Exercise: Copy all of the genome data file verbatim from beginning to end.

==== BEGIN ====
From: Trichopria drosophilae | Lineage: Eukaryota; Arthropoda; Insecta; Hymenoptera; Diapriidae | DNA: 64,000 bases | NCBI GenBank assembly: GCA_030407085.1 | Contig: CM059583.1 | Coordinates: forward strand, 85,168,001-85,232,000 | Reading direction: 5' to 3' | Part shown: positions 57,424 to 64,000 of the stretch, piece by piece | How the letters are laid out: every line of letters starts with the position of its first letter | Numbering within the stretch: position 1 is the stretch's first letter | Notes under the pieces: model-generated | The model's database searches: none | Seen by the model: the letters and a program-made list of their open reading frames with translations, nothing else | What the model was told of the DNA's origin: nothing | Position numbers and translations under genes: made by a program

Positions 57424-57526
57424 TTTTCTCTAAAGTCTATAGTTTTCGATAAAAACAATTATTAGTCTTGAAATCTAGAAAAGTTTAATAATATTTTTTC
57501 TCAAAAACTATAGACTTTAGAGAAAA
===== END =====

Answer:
From: Trichopria drosophilae | Lineage: Eukaryota; Arthropoda; Insecta; Hymenoptera; Diapriidae | DNA: 64,000 bases | NCBI GenBank assembly: GCA_030407085.1 | Contig: CM059583.1 | Coordinates: forward strand, 85,168,001-85,232,000 | Reading direction: 5' to 3' | Part shown: positions 57,424 to 64,000 of the stretch, piece by piece | How the letters are laid out: every line of letters starts with the position of its first letter | Numbering within the stretch: position 1 is the stretch's first letter | Notes under the pieces: model-generated | The model's database searches: none | Seen by the model: the letters and a program-made list of their open reading frames with translations, nothing else | What the model was told of the DNA's origin: nothing | Position numbers and translations under genes: made by a program

Positions 57424-57526
57424 TTTTCTCTAAAGTCTATAGTTTTCGATAAAAACAATTATTAGTCTTGAAATCTAGAAAAGTTTAATAATATTTTTTC
57501 TCAAAAACTATAGACTTTAGAGAAAA